What’s happening to PCS in the Ministry of Justice?

PCS density in the Ministry of Justice (MoJ) is collapsing.

The Organising statistics, sent to Branch Secretaries this month, but noticeably absent from the website, illustrates another year of haemorrhaging of members in their Department.

The statistics don’t reference the overall density rate in the MoJ. Despite calls to publish these in order to be open and honest with members, the perennial leadership excuse is that they don’t want the employer to know how weak we are. A crushing admittance in itself, but also self-defeating: They know how weak we are through our inaction, their own statistics and the overall membership figures we are willing to publish online.

However, the stats that are published show another 10%+ drop in members in the department, which by our reckoning puts the density under 20%.

Staff and members in MoJ enjoy some of the worst pay in the entire civil service and some of the largest proliferation of out-sourcing and use of agency and casual staff. The union response to these attacks over the past 5 years has been ineffective if not non-existent and it appears members are voting with their feet.

Indeed, the union’s relevance in one of the top-5 largest Government department is so low that the United Voices of the World (UVW)– a very small non-TUC union without the resources of PCS – has successfully organised cleaners at MoJ HQ and have launched a campaign of action, including strikes, for better wages and conditions. A campaign that should inspire and be supported by PCS and our members, but that seriously raises the question – where is PCS?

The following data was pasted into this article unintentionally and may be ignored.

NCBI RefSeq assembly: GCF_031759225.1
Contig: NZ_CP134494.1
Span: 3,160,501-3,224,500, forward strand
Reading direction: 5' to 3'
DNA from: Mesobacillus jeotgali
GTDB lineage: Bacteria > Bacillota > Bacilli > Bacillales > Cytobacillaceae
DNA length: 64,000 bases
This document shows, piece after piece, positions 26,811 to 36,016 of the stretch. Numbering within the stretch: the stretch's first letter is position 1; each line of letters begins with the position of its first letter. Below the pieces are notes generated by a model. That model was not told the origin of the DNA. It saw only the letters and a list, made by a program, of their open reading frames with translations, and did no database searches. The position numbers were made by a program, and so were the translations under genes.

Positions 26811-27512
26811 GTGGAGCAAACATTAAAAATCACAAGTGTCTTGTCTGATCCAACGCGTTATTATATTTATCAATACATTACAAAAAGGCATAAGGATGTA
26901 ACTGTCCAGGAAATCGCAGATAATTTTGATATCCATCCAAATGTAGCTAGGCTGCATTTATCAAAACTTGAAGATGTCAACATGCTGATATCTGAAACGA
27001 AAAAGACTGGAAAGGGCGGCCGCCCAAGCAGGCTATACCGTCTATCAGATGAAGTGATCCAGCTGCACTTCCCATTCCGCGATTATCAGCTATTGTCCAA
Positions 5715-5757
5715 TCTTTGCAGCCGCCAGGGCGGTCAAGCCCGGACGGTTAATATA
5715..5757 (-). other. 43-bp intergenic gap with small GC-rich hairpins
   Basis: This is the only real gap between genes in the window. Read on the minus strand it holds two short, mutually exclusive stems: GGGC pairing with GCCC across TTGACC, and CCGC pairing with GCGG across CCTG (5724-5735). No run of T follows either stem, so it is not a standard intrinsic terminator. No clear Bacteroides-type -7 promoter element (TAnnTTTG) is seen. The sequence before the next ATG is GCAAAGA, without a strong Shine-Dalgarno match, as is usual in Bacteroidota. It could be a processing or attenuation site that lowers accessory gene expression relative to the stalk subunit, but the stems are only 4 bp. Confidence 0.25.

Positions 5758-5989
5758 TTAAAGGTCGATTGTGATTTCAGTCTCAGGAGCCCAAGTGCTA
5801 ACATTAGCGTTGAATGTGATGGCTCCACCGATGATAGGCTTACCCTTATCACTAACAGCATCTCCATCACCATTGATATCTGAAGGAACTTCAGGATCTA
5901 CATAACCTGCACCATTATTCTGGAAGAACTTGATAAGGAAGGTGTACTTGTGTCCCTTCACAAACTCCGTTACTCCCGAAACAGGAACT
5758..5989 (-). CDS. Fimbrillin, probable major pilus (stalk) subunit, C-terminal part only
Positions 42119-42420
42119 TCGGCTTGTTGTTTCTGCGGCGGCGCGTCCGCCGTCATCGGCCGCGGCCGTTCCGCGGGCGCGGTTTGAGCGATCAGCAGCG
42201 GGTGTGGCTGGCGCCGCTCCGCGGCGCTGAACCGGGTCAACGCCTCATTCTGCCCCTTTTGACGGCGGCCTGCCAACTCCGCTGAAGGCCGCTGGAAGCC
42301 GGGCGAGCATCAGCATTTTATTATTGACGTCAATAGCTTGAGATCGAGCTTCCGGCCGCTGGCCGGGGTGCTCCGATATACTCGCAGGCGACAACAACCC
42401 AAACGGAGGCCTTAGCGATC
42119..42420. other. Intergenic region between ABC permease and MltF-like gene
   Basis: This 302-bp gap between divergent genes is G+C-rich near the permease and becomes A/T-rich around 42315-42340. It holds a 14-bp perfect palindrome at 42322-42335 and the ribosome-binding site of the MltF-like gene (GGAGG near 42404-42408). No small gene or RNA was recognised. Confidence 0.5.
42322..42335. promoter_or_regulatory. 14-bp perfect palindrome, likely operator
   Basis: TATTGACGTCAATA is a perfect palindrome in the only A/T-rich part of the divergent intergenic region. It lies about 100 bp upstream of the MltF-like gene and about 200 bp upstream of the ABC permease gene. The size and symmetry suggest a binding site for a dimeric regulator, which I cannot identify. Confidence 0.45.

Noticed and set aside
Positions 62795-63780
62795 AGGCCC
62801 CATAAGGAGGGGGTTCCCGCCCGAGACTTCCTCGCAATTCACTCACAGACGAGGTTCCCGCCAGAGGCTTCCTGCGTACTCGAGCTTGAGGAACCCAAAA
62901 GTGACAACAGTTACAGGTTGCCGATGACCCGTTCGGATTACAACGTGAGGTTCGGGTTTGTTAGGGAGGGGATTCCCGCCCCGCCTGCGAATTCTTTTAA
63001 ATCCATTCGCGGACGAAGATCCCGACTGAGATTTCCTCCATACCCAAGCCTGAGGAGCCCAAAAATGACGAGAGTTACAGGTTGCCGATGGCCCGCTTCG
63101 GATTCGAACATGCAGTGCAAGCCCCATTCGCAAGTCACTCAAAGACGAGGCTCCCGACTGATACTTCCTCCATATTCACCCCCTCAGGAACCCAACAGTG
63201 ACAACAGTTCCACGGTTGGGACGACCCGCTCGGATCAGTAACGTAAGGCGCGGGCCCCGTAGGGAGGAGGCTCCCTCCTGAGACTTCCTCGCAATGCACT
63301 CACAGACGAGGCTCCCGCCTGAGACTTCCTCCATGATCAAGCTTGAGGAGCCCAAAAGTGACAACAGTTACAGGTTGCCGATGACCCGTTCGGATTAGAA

Despite all this, the Democracy Alliance are asking you to support a number of leading members of the MoJ Group for election to the National Executive. We ask, are they standing on their record? And if so, is it really one we want replicating at a national level?

An Independent Left NEC would support the MoJ GEC and branches to completely rethink their organisational strategy; including learning the key lessons from the rank-and-file, issue led campaigning that unions such as the UVW have been so successfully able to employ in such a short time. We would also be completely open and honest with members about the organisational challenges faced by the union to illustrate the seriousness of the situation we’re in.

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